DevOps adoptions don't happen overnight; in most instances, it is a slow and painstaking evolution that occurs incrementally. Taking this approach gives you some room to gather feedback, understand what is working and tweak your transition plans accordingly. It's also crucial to realize that there is no standard DevOps transition plan. When developing one that works for you, you will have to account for the unique needs of your organization.
Automation is another area in which you'll have to take stock of the unique needs of your organization, and then determine how to move forward. With so many solutions on the market that offer different features and benefits, it's critical that you know what you want and need before you determine the best product.
DevSecOps expands upon DevOps in a way that accounts for security needs and ensures that they are built into the process at every step along the way. The incorporation of security ensures that you are genuinely creating inclusive teams that work on all of the necessary elements for a successful product deployment.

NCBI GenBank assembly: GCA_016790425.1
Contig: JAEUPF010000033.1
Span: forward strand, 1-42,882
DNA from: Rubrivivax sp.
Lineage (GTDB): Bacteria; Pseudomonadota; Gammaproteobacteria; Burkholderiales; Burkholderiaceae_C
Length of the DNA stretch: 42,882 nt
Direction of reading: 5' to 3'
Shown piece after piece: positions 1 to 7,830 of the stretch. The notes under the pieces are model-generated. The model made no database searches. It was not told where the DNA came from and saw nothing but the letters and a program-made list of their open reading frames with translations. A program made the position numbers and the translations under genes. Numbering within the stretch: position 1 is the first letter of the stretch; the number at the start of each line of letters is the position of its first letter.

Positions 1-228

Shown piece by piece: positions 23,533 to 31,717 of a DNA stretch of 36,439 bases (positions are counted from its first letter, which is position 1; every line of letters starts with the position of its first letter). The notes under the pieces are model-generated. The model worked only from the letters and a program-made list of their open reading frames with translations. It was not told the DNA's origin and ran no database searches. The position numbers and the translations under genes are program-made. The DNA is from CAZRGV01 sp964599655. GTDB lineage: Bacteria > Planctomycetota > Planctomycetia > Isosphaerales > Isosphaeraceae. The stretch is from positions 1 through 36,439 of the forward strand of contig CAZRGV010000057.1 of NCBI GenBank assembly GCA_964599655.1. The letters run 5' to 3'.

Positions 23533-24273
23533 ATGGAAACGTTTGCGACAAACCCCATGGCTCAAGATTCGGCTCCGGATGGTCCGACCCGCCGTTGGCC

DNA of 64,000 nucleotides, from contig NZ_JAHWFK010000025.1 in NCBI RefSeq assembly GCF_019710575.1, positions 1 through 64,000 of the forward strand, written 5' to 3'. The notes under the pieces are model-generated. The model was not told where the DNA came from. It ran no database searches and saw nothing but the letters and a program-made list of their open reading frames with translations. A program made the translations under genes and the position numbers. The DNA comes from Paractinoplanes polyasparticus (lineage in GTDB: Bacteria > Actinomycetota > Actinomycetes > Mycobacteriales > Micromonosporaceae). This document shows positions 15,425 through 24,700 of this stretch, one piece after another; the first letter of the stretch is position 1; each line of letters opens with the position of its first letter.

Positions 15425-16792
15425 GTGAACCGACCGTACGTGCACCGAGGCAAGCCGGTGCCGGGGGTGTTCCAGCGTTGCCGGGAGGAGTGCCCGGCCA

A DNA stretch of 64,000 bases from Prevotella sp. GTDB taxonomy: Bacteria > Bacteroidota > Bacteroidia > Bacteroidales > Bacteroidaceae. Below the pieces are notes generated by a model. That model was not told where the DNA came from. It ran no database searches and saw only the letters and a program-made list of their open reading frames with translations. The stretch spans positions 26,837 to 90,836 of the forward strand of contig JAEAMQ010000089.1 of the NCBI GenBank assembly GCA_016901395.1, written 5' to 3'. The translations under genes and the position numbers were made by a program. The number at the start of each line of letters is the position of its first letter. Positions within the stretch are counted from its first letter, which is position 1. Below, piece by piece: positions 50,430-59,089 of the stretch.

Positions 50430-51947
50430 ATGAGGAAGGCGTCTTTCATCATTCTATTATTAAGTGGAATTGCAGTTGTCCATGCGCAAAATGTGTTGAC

Use Data to your Advantage
Metrics are essential in tracking and recording progress. There is no way to tell if you are succeeding at your DevOps goals if you do not determine how you will measure success. Some of the more common metrics used include production failure rate, deployment speed, average lead time and deployment frequency. Your goals will inform your metrics, and in turn, your data will inform your DevOps strategy.
Finally, it's essential to be patient. DevOps is a journey, not a destination. It often requires substantial cultural and organizational changes. Bridging the gap between Dev and Ops (and sometimes Sec) means embracing a new way forward. It won't happen overnight, but recognizing the common challenges, the key concerns and the unique needs of your organization is the best first step you can make in your quest for agility, profitability and a competitive advantage.